The twenty-eighth Conference of the Parties to the United Nations Framework Convention on Climate Change (COP28), starting in Dubai on 30 November will for the first time be hosted by a country that is a member of the Organisation of the Petroleum Exporting Countries. The conference will be chaired by an oil company CEO, sparking fears of green washing and conflicts of interest. The first global stocktake of global climate action under the Paris Agreement will be delivered in Dubai, presenting an opportunity to face the world’s failure in addressing the climate crisis and to push actions to correct course. COP28 will take place amid the war in Ukraine and the Israel-Hamas conflict, whose impact on international alliances will likely have ramifications for climate negotiations. In this analysis, we discuss the key issues at stake and propose some indicators to measure success at COP28.
The Paris Agreement mandates a periodic evaluation of global climate action, called a Global Stocktake (GST). The five-year long process involved scientists, institutional players and the private sector through the We Mean Business Coalition. Its primary purpose is to facilitate the assessment of ongoing progress and push for stronger commitments. The GST to be adopted in Dubai will focus on three key domains: mitigation, adaptation, and climate finance. As the updated Nationally Determined Contributions (NDCs) in Glasgow failed to put the global community on track to meet its temperature targets, the GST results are poised for intense scrutiny. NDCs are targets and actions set by individual countries to reduce greenhouse gas emissions. They allow for the assessment and comparison of each country’s efforts to reduce carbon emissions, evaluating whether global and national actions are aligned with the goals of the Paris Agreement. Once the GST is complete, countries will have two years to revise their NDCs. However, the way the GST will be framed at COP28 will be important in building momentum to tackle climate change. COP28 must convey the importance to governments, companies, and financial markets of better integrating climate considerations into public and private economic and financial decision-making.
Mitigation: fossil fuels phase-out and global targets for renewables and energy efficiency
COP27 ended with generic provisions on the need to boost ‘low-emission energy’ and did little to define the future of fossil fuels. Earlier this year, however, G7 leaders stated their objective to rely predominantly on renewables by 2035. They pledged to intensify efforts to phase-out unabated coal power generation (where power plants generate coal without equipment for emission control such as carbon capture or storage technologies).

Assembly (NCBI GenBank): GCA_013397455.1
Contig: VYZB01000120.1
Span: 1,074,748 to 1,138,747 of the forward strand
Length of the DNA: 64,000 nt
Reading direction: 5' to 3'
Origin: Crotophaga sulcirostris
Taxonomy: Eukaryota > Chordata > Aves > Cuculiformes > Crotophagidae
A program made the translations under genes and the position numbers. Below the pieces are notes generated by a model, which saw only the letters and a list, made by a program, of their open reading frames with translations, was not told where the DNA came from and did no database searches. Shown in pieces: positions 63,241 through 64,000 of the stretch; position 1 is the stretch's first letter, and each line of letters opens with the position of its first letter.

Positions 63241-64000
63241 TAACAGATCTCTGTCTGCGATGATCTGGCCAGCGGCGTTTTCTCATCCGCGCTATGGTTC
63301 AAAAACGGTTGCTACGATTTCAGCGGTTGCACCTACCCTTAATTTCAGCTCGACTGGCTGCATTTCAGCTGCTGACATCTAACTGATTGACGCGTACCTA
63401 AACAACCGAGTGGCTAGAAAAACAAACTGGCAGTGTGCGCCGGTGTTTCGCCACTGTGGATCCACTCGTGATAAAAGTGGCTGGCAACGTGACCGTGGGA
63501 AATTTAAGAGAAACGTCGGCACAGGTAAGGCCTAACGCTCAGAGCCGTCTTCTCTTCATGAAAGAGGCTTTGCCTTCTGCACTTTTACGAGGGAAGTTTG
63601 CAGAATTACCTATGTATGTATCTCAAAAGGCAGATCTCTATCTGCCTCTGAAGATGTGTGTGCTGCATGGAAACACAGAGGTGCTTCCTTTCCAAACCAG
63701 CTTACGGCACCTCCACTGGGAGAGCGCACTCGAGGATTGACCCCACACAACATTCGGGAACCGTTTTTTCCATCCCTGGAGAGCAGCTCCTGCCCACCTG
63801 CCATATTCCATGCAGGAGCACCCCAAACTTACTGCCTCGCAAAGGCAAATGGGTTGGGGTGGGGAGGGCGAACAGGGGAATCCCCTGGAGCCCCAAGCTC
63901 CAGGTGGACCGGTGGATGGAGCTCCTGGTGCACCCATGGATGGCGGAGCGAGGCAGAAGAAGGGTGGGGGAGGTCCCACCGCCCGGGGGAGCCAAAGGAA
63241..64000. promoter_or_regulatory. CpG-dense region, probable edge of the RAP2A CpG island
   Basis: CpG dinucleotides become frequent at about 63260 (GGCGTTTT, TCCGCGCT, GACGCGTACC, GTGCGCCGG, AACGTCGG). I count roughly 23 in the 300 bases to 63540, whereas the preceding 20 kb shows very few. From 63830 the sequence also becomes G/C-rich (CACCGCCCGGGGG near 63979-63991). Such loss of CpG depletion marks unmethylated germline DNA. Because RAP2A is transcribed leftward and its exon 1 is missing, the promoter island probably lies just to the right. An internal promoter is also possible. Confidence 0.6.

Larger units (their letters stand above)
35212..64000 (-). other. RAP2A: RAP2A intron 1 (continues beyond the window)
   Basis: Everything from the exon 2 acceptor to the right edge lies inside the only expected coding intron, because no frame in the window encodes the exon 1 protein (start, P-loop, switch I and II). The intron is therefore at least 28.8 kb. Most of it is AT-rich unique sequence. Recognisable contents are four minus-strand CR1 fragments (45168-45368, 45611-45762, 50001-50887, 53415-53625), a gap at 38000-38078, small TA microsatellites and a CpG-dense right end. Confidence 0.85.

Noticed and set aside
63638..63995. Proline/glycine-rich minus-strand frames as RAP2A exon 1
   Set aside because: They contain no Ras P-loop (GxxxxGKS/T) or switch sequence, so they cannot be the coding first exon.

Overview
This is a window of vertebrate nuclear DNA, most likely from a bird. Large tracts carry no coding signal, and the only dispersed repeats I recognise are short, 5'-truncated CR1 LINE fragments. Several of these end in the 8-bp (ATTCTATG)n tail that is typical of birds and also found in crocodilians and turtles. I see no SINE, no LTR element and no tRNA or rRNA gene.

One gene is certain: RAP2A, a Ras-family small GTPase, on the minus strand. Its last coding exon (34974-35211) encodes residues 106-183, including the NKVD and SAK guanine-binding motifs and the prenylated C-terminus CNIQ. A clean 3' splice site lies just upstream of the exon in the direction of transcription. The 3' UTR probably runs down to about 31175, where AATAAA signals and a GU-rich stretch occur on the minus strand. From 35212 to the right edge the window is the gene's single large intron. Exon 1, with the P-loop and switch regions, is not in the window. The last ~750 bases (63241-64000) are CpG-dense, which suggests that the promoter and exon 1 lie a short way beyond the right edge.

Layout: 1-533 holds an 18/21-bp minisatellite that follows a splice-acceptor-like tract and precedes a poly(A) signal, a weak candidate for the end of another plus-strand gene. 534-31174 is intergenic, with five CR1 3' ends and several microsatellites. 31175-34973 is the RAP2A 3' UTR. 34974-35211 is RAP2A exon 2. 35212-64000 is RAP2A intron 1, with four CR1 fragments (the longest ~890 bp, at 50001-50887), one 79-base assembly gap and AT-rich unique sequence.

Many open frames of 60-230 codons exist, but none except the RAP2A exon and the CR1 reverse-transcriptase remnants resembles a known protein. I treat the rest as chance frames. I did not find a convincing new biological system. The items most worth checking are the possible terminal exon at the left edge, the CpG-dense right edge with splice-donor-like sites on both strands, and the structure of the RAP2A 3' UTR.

At COP28, there will be pressure to define deadlines on the phase-out of unabated fossil fuels. The EU is putting political capital behind this objective, with Member States advocating for a global phase-out of all unabated fossil fuels well before 2050. They have also called for an immediate reduction in fossil fuel subsidies. This is likely going to be a point of contention for developing countries at COP28. Developing countries would prefer for developed countries to reach net-zero well before 2050, so a larger carbon budget could be allocated for countries needing it the most.
The COP28 presidency is not shying away from this discussion, deeming the phase-downof fossil fuels as ‘essential and inevitable’. However, the negotiations rotate around oil and gas scope 1 and 2 emissions, which relate to the emissions of oil companies in their production of oil and gas, rather than the emissions caused by burning the latter. While such a commitment from the industry would be welcome, it would not cover scope 3 emissions (ie, final consumption of oil and gas) that represent the bulk of oil and gas emissions in total energy-related emissions (ie, 40% vs 15% of scope 1 and 2) (IEA, 2023). Sectoral commitments are crucial to raise ambitions and initiatives such as the alliance for low-carbon cement or for green steel and aluminium could bring to the discussion the concept of sectorial climate clubs (Hermwille et al, 2022).
A consensus on a global target for renewables and energy efficiency seems within reach and could be adopted at COP28. Strongly supported by the EU, the target aims at tripling renewable power capacity to 11 TWh and doubling energy efficiency improvements by 2030. A consensus on the targets therefore seems within reach. The recent agreement between the US and China at the Biden-XI Summit signalled renewed cooperation between the world’s two largest polluters. G20 leaders are also in favour of global renewable energy adoption. The Nairobi Declaration, adopted at the conclusion of the Africa Climate Summit in September, means that African leaders now have a target of achieving 300GW of renewable energy generation capacity for Africa by 2030. Discussions at COP28 are expected to consolidate those commitments.